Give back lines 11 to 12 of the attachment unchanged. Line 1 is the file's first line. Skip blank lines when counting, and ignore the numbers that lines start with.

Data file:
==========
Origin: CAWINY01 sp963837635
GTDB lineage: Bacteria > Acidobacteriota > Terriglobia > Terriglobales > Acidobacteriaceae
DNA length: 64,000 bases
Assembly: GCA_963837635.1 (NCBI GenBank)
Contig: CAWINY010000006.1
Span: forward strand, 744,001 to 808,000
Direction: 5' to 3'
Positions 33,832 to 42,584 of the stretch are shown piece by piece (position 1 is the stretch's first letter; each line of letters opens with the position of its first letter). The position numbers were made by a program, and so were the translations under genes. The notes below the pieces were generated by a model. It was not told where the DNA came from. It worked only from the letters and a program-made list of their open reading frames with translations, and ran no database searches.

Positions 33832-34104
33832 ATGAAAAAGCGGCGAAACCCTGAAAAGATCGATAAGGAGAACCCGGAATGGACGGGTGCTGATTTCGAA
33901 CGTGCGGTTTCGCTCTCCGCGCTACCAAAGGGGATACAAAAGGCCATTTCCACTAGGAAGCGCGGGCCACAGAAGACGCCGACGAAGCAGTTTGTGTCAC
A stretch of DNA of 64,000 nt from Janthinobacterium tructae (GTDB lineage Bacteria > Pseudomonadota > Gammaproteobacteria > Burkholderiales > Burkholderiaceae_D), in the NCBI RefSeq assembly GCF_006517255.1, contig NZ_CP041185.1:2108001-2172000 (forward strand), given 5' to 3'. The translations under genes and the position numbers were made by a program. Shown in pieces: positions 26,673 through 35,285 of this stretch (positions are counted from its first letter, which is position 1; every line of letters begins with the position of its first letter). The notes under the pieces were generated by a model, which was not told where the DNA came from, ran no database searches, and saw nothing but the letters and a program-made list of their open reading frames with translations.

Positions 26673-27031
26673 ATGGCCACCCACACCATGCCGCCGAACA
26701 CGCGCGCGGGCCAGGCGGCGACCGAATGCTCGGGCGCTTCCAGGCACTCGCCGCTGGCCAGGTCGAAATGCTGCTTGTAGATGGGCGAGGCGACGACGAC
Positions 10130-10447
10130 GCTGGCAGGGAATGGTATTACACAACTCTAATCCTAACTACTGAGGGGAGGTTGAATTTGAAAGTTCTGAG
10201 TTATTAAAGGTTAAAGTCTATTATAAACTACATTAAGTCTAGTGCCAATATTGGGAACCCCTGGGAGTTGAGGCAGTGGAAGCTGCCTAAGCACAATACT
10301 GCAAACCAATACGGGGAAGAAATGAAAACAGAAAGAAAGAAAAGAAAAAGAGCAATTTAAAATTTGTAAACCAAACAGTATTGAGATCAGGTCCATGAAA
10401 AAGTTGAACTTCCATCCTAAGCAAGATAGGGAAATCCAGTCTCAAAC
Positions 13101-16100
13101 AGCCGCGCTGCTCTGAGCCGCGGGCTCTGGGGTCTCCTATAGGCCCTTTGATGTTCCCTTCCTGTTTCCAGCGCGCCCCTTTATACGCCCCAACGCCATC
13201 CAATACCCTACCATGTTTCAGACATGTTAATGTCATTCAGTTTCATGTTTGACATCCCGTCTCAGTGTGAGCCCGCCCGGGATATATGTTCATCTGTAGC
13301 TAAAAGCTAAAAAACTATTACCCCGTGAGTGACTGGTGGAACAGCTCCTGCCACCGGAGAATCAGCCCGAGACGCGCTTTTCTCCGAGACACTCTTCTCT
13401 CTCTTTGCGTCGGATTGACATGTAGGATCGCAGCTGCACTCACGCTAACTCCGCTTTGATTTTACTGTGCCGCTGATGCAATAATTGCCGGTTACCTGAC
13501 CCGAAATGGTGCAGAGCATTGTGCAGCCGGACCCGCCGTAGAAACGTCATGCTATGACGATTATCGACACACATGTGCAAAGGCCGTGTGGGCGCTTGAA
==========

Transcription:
33901 CGTGCGGTTTCGCTCTCCGCGCTACCAAAGGGGATACAAAAGGCCATTTCCACTAGGAAGCGCGGGCCACAGAAGACGCCGACGAAGCAGTTTGTGTCAC
A stretch of DNA of 64,000 nt from Janthinobacterium tructae (GTDB lineage Bacteria > Pseudomonadota > Gammaproteobacteria > Burkholderiales > Burkholderiaceae_D), in the NCBI RefSeq assembly GCF_006517255.1, contig NZ_CP041185.1:2108001-2172000 (forward strand), given 5' to 3'. The translations under genes and the position numbers were made by a program. Shown in pieces: positions 26,673 through 35,285 of this stretch (positions are counted from its first letter, which is position 1; every line of letters begins with the position of its first letter). The notes under the pieces were generated by a model, which was not told where the DNA came from, ran no database searches, and saw nothing but the letters and a program-made list of their open reading frames with translations.